An archaeological report commissioned by the government has presented strong evidence that metal wreckage found on the Wan Chai seabed was the HMS Tamar, a depot ship scuttled in 1941 during the second world war.
In late 2014, a piece of metal wreckage was found during harbour dredging in Wan Chai for the second phase of the Wan Chai reclamation project. The Civil Engineering and Development Department (CEDD) said in May 2015 that it could be part of the HMS Tamar’s remains.
CEDD commissioned the report in March 2015 and it was completed in September that year. However, the report, which contains significant details concerning the identity of the wreckage, was only released on its website on February 28.
The HMS Tamar was a Royal Navy troopship built in 1863 and served as a base ship of Hong Kong from 1897 to December 12, 1941, when she was scuttled to avoid being used by the invading Japanese forces.
Since the ship’s bell, nameplate and other unique identifiers have yet to be found, the 41-page report could not conclusively say that the wreckage, measuring approximately 40m long by 11m, was part of the HMS Tamar.
But the report presented multiple findings that the wreckage is unlikely to be from another ship.
“[I]ts sheer size, riveted wrought iron construction with large timber elements bolted on, white over red lead paint finish, and possible evidence for artillery or explosives damage, which all fit with Tamar design specification, recorded sinking and partial salvage,” it said.
The investigators found diagnostically British and military artefacts – some bearing War Department broad arrow stamps – such as a copper alloy replica of a Royal Navy Commodore’s pennant.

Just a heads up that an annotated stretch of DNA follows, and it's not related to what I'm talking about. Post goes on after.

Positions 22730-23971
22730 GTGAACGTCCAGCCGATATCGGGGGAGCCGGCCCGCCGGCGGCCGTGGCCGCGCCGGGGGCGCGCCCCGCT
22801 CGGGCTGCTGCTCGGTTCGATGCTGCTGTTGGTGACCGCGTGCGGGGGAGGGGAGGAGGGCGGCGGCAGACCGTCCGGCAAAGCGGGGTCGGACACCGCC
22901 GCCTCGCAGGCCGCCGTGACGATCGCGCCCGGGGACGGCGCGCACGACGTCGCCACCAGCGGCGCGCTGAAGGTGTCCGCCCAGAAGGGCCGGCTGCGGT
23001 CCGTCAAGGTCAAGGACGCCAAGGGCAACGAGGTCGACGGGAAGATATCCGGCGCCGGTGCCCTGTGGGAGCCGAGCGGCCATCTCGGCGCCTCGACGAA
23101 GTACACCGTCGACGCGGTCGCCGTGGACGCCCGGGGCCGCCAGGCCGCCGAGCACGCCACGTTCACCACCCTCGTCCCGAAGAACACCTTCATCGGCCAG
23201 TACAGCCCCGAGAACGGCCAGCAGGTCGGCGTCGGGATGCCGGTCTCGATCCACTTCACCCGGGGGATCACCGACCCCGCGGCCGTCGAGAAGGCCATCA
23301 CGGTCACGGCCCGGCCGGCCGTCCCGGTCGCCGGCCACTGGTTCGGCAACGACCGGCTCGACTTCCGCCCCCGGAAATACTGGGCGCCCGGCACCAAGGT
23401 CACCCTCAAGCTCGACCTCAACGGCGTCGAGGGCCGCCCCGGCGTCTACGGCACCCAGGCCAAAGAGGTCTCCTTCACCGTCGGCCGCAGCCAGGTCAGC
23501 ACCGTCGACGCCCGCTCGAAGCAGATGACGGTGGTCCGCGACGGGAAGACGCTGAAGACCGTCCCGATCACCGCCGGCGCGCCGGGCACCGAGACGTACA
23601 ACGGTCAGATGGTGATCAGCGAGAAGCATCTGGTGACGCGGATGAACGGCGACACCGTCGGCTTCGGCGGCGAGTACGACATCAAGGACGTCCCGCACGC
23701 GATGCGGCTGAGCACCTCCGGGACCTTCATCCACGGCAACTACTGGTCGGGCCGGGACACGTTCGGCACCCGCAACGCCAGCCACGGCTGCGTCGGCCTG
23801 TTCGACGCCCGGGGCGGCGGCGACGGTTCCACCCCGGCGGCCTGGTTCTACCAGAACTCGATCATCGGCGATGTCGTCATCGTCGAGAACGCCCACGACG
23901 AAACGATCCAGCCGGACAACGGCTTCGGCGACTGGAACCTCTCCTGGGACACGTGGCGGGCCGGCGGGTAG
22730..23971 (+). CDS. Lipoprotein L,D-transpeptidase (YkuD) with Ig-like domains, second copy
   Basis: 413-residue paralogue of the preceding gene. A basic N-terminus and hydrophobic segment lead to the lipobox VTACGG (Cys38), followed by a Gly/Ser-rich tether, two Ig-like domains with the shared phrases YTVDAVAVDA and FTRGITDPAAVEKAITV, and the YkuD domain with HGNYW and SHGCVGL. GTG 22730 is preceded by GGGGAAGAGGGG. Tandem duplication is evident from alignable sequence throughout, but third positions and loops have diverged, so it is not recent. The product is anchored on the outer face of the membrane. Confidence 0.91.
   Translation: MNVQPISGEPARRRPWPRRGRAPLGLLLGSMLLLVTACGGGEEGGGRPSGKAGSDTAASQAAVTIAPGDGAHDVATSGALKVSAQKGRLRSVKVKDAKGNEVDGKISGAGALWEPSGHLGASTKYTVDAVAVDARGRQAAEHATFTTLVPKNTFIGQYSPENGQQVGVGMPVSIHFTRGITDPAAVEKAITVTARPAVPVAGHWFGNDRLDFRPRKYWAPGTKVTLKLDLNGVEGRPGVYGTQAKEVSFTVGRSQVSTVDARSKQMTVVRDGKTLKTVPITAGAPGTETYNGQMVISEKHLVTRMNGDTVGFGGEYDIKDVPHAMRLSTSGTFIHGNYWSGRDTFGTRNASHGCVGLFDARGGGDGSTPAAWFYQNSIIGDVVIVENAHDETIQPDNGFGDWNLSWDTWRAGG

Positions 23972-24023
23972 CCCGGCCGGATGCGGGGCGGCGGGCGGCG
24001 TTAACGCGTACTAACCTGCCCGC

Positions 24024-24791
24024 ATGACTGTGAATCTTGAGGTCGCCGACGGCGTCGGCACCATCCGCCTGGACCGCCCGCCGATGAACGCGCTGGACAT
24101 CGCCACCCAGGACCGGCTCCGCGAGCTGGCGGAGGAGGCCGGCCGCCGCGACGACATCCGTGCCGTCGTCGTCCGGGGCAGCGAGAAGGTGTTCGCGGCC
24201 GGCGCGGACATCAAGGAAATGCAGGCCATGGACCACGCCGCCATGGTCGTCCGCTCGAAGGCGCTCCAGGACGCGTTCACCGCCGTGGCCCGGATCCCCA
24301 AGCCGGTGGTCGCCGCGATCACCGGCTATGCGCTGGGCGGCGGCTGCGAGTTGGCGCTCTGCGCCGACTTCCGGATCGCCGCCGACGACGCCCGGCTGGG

“The five fixing holes suggest it was originally bolted or screwed onto the ship or perhaps more likely one of the smaller launches it carried. The Hong Kong naval base was historically under the command of a commodore… whose headquarters and flagship until the Pacific War was HMS Tamar,” it said.
Another example was a nameplate bearing the inscription “PLY 11217 E Goodman 7.13.” The archaeologists checked records in the British National Archives and found that the service number 11217 belonged to Edgar Charles Goodman, who enlisted in the Plymouth Division of the Royal Marine Light Infantry in 1901.
Records showed that Goodman served on different ships. The report said that Royal Marines who were transferred off one ship but unable to join their new vessel due to it being in dock would normally be temporarily accommodated in the local depot or accommodation ship – at the time, the HMS Tamar.
Other military-related objects found included:
- A stamped brass ashtray, which has no obvious markings, but follows a standard Royal Navy pattern;
- A bullet, although the calibre could not be accurately checked prior to its removal for inspection by the police;
- A brass Royal Marines cap badge and six brass buttons, including examples identified as being from the uniforms of members of the Royal Marines, Royal Navy and Royal Marines Light Infantry.
Finally, the location of the metal object closely matches the position of the only recorded wreck of HMS Tamar in that precise position, based on a comprehensive review of the charts.
“This finding, which has also been verified by others, clearly adds significant further weight to the argument that the Object may well be the much reduced remnants of the wreck of HMS Tamar,” the report said.
The CEDD said on Tuesday it will commission a marine archaeologist to conduct a detailed marine archaeological investigation of the metal object to determine its identity and heritage value.
The site where the HMS Tamar was stationed is now the Central Government Complex and the Legislative Council.
Last year, a new ship for the British Royal Navy was named HMS Tamar after the original vessel.
- Covid-19: Hong Kong health dep’t clarifies social distancing ‘group gatherings’ after police fine protesters
- Hong Kong Chief Justice Geoffrey Ma warns judges against expressing ‘unnecessary’ political opinion
- Exclusive: Cartoonist Badiucao says satire is the ‘temporary aspirin’ that can heal Hong Kong’s protest trauma